An IFA has to get through the advice process in no more than 3 months to ensure the transfer value offered is still capable of acceptance, so saying your friend found one who could do it in under 4 months is a good example of a knowledge gap somewhere.  As to whether the transfer was an open and shut case, a diagnosis of terminal illness can enable the suffered to access particularly special terms within the DB plan, so again, specialist input can be very necessary, especially as the poor soul concerned has a lot of other things on their mind.


  • dunstonhdunstonh Forumite
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    If I was able to sign a declaration to say I will never sue the IFA in the future I would.

    That declaration carries no weight.   People in the past that have said such a thing and signed something have then later go on to complain and the FOS has ruled that people cannot sign away their rights when they are not in a position to know what they are doing.

    People will say one thing but then do another.  Unfortunately, people lie when it comes to money.  One phone call from a claims company promising a pot of gold if you put in a fake complaint and your morals go out of the window.

    This is a ridiculous situation that the FCA needs to change quickly.

    Not going to happen.  The FCA treats the transfer of DB pensions as missold unless proven otherwise and historically, 9 out 10 cases are best left where they are and not transferred.

    I too wish to transfer a DB pension to PensionBee that has a value of over £30,000.

    That too is not helping your situation as PensionBee is more expensive than similar options that an IFA could utilise.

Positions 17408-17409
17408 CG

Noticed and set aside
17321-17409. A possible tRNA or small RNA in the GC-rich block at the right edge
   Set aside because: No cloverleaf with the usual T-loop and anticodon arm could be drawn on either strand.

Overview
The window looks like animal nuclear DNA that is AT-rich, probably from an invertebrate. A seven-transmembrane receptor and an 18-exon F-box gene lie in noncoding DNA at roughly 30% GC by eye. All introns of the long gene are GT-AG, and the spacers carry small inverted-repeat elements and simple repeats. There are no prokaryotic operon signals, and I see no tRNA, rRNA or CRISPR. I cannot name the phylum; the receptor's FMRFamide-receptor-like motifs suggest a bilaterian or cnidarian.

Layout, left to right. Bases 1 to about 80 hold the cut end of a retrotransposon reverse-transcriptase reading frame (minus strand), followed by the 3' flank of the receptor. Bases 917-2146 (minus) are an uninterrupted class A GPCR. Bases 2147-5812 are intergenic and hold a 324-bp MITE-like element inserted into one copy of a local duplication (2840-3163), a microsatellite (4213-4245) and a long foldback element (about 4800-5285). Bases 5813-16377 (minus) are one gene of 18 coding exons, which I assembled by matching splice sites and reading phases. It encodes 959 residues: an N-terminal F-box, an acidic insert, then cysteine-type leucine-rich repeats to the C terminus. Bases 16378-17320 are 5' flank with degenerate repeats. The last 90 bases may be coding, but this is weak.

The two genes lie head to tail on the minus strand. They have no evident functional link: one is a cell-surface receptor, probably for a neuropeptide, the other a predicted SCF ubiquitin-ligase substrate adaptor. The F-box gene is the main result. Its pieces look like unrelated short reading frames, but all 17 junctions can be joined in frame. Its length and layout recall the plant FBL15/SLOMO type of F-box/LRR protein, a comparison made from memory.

you would still need to pay the person £2,500.
    The IFA would likely be losing money by only charging £2,500.   Remember that the cost of doing DB transfers is not one off for the IFA.  They will be paying increased costs forevermore.   Unless they are planning on shutting down in the near future, that sort of fee is too low.
    I am an Independent Financial Adviser (IFA). The comments I make are just my opinion and are for discussion purposes only. They are not financial advice and you should not treat them as such. If you feel an area discussed may be relevant to you, then please seek advice from an Independent Financial Adviser local to you.
  • edited 14 May 2020 at 10:43PM
    Mickey666Mickey666 Forumite
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    edited 14 May 2020 at 10:43PM
    Brynsam said:
    Mickey666 said:
    The system does indeed treat people like children with no financial sense.  Now I'm sure that's the case for some people but those with a bit of savvy are caught up in the dumbing-down of everything these days.
    Case in point from personal experience of someone I know.  They had two DB pensions with transfer values of around £750k.  They had been diagnosed with a late-stage cancer that could not be cured and the prognosis was a 5 year survival.  Now we all know that one big uncertainty with pension planning is not knowing how long we will live, so when told you have only five years to live it gives a bit of clarity to such planning.  Even allowing for the docs to be wrong by a factor of 4x, £750k would provide a drawdown pension of £37,500 per year - a pretty decent pension by any standards.  In other words, the 'risk' of tranferring these pensions under such circumstances was verging on zero.   But the trouble they had transferring the two DB pensions to a drawdown pension was, frankly, a disgrace.  It couldn't be done without IFA advice, even though it's an open-and-shut case, and it cost the best part of £20k in IFA fees - when one was finally found who could do the job in less than 4 months!
    The pension legislation changes that gave people more control over their pensions was a laudable thing, but the levels of 'protection' subsequently applied treats everyone as financially illiterate.
    You only have to look at some of the comments on this website from people trumpeting that they know what they're talking about to realise pretty quickly that they certainly don't. You can also be sure they'd be first in the queue for compensation when things don't turn out as they confidently envisaged - and in the absence of the proverbial crystal ball, of course they won't.